HERBERT C. ROTERS.
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Cited By (10)

* Cited by examiner, † Cited by third party
Publication number Priority date Publication date Assignee Title
US2434270A (en) * 1944-03-24 1948-01-13 Bell Telephone Labor Inc Electric air position indicator
US2486781A (en) * 1944-03-24 1949-11-01 Arma Corp Angle calculating apparatus for use with unstable platforms
US2613339A (en) * 1947-07-16 1952-10-07 Sperry Corp Radio navigation system for dirigible craft
US2681763A (en) * 1950-11-20 1954-06-22 Conveyor Company Inc Integrating system for conveyer scales
US2740583A (en) * 1950-08-31 1956-04-03 Bell Telephone Labor Inc Resolving and integrating arrangement
US2784908A (en) * 1945-06-07 1957-03-12 John W Gray Electrical navigation apparatus
US2924385A (en) * 1947-02-08 1960-02-09 Duncan Electric Co Inc Automatic dead-reckoner position indicator
US2957742A (en) * 1950-12-19 1960-10-25 Kollsman Instr Corp Automatic course follower and recorder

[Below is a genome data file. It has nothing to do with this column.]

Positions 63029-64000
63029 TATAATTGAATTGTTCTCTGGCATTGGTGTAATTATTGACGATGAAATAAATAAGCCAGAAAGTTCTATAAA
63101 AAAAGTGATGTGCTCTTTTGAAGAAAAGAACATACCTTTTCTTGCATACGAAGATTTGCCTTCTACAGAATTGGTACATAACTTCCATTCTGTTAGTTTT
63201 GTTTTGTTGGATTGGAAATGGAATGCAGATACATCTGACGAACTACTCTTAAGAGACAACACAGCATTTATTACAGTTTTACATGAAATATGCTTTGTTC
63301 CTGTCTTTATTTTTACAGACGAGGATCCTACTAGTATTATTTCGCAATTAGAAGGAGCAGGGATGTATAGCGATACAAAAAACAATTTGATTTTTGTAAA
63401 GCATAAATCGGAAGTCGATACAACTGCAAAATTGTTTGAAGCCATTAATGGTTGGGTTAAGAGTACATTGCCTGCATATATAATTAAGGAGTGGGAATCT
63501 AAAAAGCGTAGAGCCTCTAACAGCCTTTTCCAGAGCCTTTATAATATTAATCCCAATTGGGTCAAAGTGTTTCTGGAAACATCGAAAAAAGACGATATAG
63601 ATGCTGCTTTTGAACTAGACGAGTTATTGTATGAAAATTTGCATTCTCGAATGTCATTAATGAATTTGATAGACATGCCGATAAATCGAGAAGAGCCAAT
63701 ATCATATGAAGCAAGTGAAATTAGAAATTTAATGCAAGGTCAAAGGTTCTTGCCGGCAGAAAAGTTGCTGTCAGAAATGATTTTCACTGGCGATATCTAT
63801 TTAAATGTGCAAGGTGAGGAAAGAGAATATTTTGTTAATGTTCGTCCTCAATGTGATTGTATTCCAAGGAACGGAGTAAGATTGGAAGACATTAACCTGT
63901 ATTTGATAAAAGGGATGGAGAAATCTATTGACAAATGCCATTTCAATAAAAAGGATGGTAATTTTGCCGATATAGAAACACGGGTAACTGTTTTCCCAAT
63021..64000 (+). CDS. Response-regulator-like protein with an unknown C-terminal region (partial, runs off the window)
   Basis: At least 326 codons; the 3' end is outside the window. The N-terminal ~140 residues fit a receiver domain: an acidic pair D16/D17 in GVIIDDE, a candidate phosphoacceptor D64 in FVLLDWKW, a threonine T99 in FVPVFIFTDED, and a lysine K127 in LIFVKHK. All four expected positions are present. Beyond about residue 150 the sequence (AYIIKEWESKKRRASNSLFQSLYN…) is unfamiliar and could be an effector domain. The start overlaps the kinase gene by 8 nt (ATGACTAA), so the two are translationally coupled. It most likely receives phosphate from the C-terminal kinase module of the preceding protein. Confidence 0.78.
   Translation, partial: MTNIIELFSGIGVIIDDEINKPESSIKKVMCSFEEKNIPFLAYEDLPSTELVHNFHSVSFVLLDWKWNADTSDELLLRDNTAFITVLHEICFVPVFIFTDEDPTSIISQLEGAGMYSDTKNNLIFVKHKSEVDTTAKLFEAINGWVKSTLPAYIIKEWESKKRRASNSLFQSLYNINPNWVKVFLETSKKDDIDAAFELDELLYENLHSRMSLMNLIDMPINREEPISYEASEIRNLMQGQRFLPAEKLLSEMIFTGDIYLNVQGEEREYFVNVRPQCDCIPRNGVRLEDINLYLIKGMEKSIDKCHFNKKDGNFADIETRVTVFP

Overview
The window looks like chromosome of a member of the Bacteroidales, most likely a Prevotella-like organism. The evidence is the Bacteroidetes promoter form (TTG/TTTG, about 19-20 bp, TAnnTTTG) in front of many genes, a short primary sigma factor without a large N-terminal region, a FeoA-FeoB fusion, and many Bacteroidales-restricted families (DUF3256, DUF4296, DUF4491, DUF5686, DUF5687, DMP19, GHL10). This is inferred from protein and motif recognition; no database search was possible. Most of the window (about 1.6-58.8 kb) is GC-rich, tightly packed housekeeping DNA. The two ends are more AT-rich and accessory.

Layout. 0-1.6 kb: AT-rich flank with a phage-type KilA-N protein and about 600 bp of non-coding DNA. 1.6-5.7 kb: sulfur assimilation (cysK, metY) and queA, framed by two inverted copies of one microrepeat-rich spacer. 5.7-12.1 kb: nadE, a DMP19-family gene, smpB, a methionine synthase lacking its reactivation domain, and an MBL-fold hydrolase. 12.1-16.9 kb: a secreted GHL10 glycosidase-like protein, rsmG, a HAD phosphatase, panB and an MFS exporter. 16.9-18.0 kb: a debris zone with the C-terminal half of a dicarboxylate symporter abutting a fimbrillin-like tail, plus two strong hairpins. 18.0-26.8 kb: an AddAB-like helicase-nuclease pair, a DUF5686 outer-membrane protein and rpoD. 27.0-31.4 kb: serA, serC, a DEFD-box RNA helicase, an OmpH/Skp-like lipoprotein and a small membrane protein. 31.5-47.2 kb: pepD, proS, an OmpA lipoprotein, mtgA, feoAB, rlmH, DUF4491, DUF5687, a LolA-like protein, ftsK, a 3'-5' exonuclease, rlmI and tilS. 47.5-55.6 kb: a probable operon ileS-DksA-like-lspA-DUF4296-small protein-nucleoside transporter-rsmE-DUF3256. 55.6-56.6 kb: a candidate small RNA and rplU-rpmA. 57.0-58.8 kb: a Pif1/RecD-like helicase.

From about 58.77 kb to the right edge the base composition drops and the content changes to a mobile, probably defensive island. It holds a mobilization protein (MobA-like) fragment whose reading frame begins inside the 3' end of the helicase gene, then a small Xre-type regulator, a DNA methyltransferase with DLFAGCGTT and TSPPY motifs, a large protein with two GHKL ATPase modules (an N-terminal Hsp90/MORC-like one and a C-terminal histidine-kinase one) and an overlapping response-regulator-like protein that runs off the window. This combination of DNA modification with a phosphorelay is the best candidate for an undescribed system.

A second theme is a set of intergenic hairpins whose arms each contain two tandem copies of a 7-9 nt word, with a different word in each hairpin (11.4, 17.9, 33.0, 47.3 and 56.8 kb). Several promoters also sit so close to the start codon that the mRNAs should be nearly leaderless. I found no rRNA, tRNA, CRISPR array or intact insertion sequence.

US2993643A (en) * 1958-02-06 1961-07-25 Pliny G Holt Pilot's automatic dead reckoning equipment
US3145298A (en) * 1962-04-03 1964-08-18 Glenn B Shoemaker Secant function generator

Cited By (10)

* Cited by examiner, † Cited by third party
Publication number Priority date Publication date Assignee Title
US2434270A (en) * 1944-03-24 1948-01-13 Bell Telephone Labor Inc Electric air position indicator
US2486781A (en) * 1944-03-24 1949-11-01 Arma Corp Angle calculating apparatus for use with unstable platforms
US2784908A (en) * 1945-06-07 1957-03-12 John W Gray Electrical navigation apparatus
US2924385A (en) * 1947-02-08 1960-02-09 Duncan Electric Co Inc Automatic dead-reckoner position indicator
US2613339A (en) * 1947-07-16 1952-10-07 Sperry Corp Radio navigation system for dirigible craft
US2740583A (en) * 1950-08-31 1956-04-03 Bell Telephone Labor Inc Resolving and integrating arrangement
US2681763A (en) * 1950-11-20 1954-06-22 Conveyor Company Inc Integrating system for conveyer scales
US2957742A (en) * 1950-12-19 1960-10-25 Kollsman Instr Corp Automatic course follower and recorder
US2993643A (en) * 1958-02-06 1961-07-25 Pliny G Holt Pilot's automatic dead reckoning equipment
US3145298A (en) * 1962-04-03 1964-08-18 Glenn B Shoemaker Secant function generator